When citizens turn on journalists

Nalaka Gunawardene describes the disturbing trend of vigilantism against professional and citizen journalists

By Nalaka Gunawardene
AsiaMedia Contributing Writer

Friday, February 29, 2008

Colombo --- For over two decades, Sri Lanka's state-owned radio and television stations -- located next to each other in residential Colombo -- have been heavily guarded by police and army. This fortress-like arrangement is due to their being high on the list of targets for Tamil Tigers engaged in a bitter separatist war for a quarter century.

The joke is that the stations are just as likely to be attacked by outraged listeners or viewers. Considering the endless state propaganda they dish out day and night, that's not as far-fetched as it sounds.

But shooting the messenger never solves any problem, as Sri Lanka's deeply divided combatants -- and their die hard supporters -- need to be constantly reminded. Attacks on journalists and media organisations have increased several fold in the past two years, and the World Association of Newspapers ranked Sri Lanka as the third deadliest place for journalists (six killed in 2007) -- behind only Iraq and Somalia.

As if this was not depressing enough, we have seen another disturbing trend emerge: authorities and citizens alike turning on reporters and photojournalists in public places, suspecting them to be agents of mayhem and terror.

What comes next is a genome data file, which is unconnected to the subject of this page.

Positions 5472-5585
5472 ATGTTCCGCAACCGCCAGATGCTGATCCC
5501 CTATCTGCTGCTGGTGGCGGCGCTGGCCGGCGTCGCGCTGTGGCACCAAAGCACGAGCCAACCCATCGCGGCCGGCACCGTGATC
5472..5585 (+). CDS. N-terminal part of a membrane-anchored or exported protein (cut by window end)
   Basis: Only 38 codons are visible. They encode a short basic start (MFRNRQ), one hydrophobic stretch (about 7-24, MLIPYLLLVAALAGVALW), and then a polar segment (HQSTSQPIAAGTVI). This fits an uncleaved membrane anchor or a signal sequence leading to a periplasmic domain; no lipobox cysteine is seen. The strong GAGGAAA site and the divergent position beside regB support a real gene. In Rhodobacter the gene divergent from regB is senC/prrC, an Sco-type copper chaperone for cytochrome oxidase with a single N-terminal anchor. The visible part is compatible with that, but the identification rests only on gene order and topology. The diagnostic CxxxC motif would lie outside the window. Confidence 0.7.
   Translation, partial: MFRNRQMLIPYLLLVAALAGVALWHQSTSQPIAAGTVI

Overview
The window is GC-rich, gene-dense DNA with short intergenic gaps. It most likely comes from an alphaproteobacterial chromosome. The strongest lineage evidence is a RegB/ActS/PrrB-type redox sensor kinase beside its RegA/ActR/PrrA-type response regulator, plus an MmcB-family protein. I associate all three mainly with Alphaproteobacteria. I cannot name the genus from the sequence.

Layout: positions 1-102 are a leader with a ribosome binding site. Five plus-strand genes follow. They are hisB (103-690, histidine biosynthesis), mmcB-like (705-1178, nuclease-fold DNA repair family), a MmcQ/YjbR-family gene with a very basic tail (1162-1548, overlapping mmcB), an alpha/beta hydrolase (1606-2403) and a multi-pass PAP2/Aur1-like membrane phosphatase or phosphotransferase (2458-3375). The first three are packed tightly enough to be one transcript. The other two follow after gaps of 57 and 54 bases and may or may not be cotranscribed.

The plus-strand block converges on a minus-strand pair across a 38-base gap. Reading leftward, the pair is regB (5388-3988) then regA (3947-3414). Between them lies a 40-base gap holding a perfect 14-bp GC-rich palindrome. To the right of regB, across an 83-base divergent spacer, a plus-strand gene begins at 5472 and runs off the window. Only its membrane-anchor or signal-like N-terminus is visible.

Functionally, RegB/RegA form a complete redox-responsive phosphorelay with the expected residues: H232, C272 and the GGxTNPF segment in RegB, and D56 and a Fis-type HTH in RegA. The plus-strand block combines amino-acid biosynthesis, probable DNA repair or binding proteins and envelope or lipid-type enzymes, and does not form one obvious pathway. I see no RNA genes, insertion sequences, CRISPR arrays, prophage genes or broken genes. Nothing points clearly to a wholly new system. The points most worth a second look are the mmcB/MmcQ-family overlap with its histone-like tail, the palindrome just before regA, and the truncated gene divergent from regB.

A couple weeks ago, a leading Sri Lankan photojournalist was detained, questioned and released by police for taking photographs near a well-known Colombo school. According to news reports, Gemunu Amarasingha -- a photographer for the Associated Press news agency -- was apprehended by a group of parents who formed the school's civil defense committee. They handed him over to soldiers on duty nearby, and he was briefly detained by the police.

It is not clear exactly why the experienced and well-credentialed photojournalist was mobbed on a public road. This might seem a minor incident in a country where journalists risk life and limb on a daily basis in the line of duty. But it is significant for two reasons.

Firstly, it is the result of some citizens turning vigilantes, challenging and apprehending journalists lawfully practicing their profession in the public interest. Battered and traumatised by a quarter century of conflict, many Sri Lankans have become paranoid. Everything seems to be "high S:" practically every city corner a high security place, every unknown person deemed highly suspicious, and everybody highly strung.

Secondly, far from being isolated, this seems to be part of a disturbing trend. Anyone with a still or video camera in public is immediately suspected as a "trouble-maker." This endangers our right to click and shoot for personal or professional purposes.